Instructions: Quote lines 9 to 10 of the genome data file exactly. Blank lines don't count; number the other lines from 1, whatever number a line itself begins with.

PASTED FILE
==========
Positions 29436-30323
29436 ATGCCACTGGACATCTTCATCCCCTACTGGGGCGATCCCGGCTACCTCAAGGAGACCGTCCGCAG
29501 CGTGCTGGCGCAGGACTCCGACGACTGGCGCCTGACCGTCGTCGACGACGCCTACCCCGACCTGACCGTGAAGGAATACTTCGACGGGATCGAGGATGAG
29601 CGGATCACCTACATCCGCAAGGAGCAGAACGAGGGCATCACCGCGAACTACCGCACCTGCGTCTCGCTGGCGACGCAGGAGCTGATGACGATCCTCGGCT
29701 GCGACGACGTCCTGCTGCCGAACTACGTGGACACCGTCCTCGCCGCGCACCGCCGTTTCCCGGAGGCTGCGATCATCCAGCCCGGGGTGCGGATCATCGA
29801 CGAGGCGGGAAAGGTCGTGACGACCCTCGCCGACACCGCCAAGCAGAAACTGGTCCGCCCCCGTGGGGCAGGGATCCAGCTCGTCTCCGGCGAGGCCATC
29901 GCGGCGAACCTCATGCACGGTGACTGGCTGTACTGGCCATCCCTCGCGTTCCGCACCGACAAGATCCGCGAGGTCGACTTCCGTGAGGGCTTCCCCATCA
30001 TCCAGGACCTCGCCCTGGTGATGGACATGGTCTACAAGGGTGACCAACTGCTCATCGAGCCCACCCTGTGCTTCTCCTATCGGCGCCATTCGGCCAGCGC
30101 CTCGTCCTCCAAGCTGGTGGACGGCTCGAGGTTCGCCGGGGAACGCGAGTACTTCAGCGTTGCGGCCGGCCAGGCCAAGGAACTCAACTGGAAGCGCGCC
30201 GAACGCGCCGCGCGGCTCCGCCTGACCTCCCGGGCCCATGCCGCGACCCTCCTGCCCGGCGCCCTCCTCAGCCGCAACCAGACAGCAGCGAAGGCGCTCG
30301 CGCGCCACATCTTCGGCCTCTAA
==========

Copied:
30101 CTCGTCCTCCAAGCTGGTGGACGGCTCGAGGTTCGCCGGGGAACGCGAGTACTTCAGCGTTGCGGCCGGCCAGGCCAAGGAACTCAACTGGAAGCGCGCC
30201 GAACGCGCCGCGCGGCTCCGCCTGACCTCCCGGGCCCATGCCGCGACCCTCCTGCCCGGCGCCCTCCTCAGCCGCAACCAGACAGCAGCGAAGGCGCTCG